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Rev Neurol. 2003 Sep 16-30;37(6):515-21.

[Intracranial lipomas in paediatrics: a retrospective study of 20 patients].

[Article in Spanish]

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  • 1Servicio de Pediatría, Hospital Virgen de los Lirios, Alcoy, Alicante, España.



Intracranial lipomas (ICL) are congenital malformations that are due to an anomalous differentiation of the primitive meninges.


The purpose of this study is to determine the most frequent symptoms related to ICL in the paediatric age, as well as to evaluate whether they are directly related to their location and to their association with other brain malformations.


A retrospective clinico-radiological study was conducted involving 20 paediatric patients diagnosed as suffering from ICL between 1985 and 2003 at three hospitals in the Valencian Community.


70% of the cases were females and the average age when ICL was diagnosed was 5.3 years (interval from 2 months to 13 years). The most common initial clinical justification for the neuroradiological study was psychomotor retardation in eight patients (40%) and persistent, predominantly migrainous, headaches in six of them (30%). Only one patient was examined because of epilepsy. The prevailing site was the interhemispheric fissure in 10 patients (50%), followed by the quadrigeminal cistern in five (25%) and the mamillary body infundibulum axis in three of them (15%). One case was located in the cerebellum and another was found in the lateral ventricle, with involvement of the choroid fissure. Associated anomalies were observed in eight patients (40%). Alterations were seen in the development of the corpus callosum in six patients (30%), five in an isolated way and in one case there was partial absence of the associated septum pellucidum. Another patient was found to have an isolated partial agenesis of the septum and Goldenhar syndrome was detected in another case. The radiological follow up, which varied according to the initial clinical features, did not show any differences in the morphology or the size of the lipoma.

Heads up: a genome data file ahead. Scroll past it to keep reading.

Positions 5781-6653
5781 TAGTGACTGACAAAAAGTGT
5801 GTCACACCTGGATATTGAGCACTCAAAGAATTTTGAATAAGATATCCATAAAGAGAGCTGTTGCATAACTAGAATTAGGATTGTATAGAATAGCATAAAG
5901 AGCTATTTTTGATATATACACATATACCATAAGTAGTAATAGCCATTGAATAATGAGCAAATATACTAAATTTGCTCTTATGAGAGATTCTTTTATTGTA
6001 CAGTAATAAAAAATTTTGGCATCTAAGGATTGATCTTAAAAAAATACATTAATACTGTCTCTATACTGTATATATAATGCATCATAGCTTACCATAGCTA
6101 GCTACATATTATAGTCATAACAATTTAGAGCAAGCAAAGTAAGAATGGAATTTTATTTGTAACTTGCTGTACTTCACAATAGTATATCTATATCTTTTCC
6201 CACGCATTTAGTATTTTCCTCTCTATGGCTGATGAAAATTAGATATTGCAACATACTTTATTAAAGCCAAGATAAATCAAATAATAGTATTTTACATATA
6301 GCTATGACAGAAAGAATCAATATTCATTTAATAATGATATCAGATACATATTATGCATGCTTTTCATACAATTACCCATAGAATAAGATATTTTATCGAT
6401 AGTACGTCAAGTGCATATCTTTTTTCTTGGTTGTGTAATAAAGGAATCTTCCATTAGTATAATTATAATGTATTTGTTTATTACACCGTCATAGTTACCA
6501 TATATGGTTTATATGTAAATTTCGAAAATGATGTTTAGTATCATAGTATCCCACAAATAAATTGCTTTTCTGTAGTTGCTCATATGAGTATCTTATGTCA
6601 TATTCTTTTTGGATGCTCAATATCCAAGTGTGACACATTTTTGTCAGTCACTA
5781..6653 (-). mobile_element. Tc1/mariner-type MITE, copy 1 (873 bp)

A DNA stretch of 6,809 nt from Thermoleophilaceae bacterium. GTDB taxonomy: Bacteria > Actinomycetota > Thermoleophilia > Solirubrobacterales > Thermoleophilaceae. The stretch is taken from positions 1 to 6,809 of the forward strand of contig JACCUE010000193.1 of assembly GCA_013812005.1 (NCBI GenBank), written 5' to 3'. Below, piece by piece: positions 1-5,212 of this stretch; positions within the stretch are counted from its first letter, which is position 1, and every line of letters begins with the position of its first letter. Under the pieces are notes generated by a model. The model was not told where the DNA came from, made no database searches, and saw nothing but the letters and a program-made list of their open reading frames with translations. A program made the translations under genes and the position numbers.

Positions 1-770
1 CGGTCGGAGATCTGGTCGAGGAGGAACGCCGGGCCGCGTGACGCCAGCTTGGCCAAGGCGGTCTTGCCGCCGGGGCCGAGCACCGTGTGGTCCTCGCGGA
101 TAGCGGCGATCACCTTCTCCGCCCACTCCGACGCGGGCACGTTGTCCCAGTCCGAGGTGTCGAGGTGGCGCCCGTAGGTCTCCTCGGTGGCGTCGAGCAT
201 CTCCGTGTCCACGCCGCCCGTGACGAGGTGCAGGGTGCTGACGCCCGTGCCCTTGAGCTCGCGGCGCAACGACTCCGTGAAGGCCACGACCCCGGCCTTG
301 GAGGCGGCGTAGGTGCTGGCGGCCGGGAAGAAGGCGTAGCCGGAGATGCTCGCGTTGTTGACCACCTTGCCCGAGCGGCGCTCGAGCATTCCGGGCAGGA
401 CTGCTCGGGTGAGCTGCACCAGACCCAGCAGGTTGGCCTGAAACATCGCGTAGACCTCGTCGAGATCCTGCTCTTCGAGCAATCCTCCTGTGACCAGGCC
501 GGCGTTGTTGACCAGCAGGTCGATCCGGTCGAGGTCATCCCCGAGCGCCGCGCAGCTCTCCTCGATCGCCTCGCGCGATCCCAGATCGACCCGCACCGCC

1) ICL are more frequently located in the interhemispheric fissure and in the quadrigeminal cistern; 2) In these locations they can be associated with other brain malformations, the most important being defects in the callosa and septa; 3) Most ICL were found incidentally during the course of a neuroimaging examination. Only in the case of three patients (15%) was there any presumed relation between the location of the ICL (pericallosal), the symptomatology (overall psychomotor retardation) and the associated malformation (hypoplasia of the corpus callosum); 4) The incidence of epilepsy was much lower than that claimed in earlier reports, and the predominant associated neurological symptomatology was found to be psychomotor retardation and headache (70%); 5) ICL is a developmental anomaly that does not require neurosurgical treatment and which does not usually change with the passage of time, although it is liable to increase because of adipose hypertrophy.

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